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Sparta family launches toy drive as anniversary of son's death approaches

Sparta family launches toy drive as anniversary of son's death approaches
Posted at 9:08 PM, Apr 25, 2021
and last updated 2021-04-25 22:27:02-04

SPARTA, Mich. — Pictures and mementos of Ethan Collins fill Lisa Shields’ home.

“You can’t not smile at a single picture in this room,” said Shields. “There’s a teddy bear up here. He’s had it since NICU and the thing had to go to every single surgery.”

The Sparta mom says each object helps her and Ethan’s sister, Serenitie, remember the happy-go-lucky four-year-old boy.

“[He] was always keeping you on your toes,” said Shields. “He would do anything and everything to get your attention.”

In 2019, Ethan died from Acute Respiratory Distress Syndrome, which causes fluid to build up in the lungs and deprive organs of oxygen.

“The last two years have really been a tester for everybody,” said Shields.

But Ethan’s family wants his memory to go beyond what’s in their living room, which is why, this week, toys will be collected in his honor.

“It’s making kids happy,” said Serenitie Collins. “I’m glad to do that. I can’t wait to see smiles on kids faces from all those toys.”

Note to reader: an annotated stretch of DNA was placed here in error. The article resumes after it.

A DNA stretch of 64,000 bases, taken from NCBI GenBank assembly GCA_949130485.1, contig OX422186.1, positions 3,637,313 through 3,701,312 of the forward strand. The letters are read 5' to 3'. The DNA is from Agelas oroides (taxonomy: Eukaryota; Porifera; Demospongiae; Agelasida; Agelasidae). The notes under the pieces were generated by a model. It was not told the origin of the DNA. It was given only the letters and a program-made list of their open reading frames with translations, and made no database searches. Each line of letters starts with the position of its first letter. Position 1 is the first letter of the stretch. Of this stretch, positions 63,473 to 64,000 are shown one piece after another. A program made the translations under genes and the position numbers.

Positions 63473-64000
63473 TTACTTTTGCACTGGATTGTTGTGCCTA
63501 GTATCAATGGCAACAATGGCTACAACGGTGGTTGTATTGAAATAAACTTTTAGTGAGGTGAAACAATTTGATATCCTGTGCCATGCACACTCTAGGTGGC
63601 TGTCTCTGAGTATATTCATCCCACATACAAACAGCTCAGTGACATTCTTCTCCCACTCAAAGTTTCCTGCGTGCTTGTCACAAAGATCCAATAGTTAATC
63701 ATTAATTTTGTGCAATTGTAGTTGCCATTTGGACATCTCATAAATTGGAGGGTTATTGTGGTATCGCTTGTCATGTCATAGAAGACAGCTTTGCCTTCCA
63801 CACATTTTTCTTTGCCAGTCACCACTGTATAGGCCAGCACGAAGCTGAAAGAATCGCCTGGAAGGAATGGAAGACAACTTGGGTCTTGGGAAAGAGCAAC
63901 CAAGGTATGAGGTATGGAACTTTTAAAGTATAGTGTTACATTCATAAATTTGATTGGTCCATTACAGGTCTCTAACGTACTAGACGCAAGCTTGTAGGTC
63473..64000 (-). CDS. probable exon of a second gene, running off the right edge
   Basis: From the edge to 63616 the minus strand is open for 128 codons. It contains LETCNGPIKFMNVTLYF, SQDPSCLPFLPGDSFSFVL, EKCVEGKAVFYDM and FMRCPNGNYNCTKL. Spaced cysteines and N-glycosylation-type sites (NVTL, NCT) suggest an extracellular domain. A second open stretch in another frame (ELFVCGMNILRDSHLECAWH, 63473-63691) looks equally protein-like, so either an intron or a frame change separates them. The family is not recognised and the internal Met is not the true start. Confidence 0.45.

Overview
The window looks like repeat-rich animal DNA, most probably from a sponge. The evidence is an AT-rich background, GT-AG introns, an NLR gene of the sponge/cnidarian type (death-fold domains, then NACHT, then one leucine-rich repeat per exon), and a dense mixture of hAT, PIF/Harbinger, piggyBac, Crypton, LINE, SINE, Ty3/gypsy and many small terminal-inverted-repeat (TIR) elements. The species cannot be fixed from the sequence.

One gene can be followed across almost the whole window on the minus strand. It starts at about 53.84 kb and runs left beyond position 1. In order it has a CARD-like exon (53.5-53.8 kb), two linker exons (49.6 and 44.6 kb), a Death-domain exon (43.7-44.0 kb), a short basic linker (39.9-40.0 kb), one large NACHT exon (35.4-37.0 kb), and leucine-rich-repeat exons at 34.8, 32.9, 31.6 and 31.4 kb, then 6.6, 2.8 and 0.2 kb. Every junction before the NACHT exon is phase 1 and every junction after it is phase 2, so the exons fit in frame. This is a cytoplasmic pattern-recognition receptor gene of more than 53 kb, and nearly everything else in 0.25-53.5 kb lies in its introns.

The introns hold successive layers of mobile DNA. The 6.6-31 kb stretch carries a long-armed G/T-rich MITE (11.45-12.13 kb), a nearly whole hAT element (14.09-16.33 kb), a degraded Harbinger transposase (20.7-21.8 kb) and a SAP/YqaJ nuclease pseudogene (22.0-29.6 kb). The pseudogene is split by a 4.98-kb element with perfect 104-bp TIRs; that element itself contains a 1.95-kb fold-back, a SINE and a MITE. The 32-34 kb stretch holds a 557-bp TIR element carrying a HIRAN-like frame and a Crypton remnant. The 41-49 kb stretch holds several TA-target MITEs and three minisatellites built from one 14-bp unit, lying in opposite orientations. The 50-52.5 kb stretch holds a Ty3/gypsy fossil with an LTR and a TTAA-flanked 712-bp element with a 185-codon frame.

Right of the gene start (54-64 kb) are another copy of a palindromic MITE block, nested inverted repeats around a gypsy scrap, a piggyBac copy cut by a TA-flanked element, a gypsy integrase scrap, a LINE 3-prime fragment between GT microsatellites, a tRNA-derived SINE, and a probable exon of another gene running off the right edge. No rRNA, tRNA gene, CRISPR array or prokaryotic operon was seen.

From April 25 - May 1, the family is asking people in West Michigan to help fill two trailers with unused, new toys. Donations will be accepted at 8955 Sparta Avenue or 370 N State St.

The trailers will then be hauled to Helen DeVos Children’s Hospital, a place Ethan spent most of his life after doctors diagnosed him with Cerebral Palsy and a rare genetic disorder called Jalili Syndrome.

“Helen DeVos Children’s Hospital has been like home away from home for us,” said Shields. “It gives them something to do other than sitting in bed. It’s not dreary when you have toys. When you have toys, you’re more excited.”

The drop off is scheduled to happen on the anniversary of Ethan’s death, which is May 2. While difficult, his family says this is the way to remember him.

“It’s just a push to be like, he is able to do it and he is watching you, so you can do it,” said Shields.

The family hopes the community thinks so too.

“You will be brightening up a child’s life like no other with just a simple toy,” said Shields.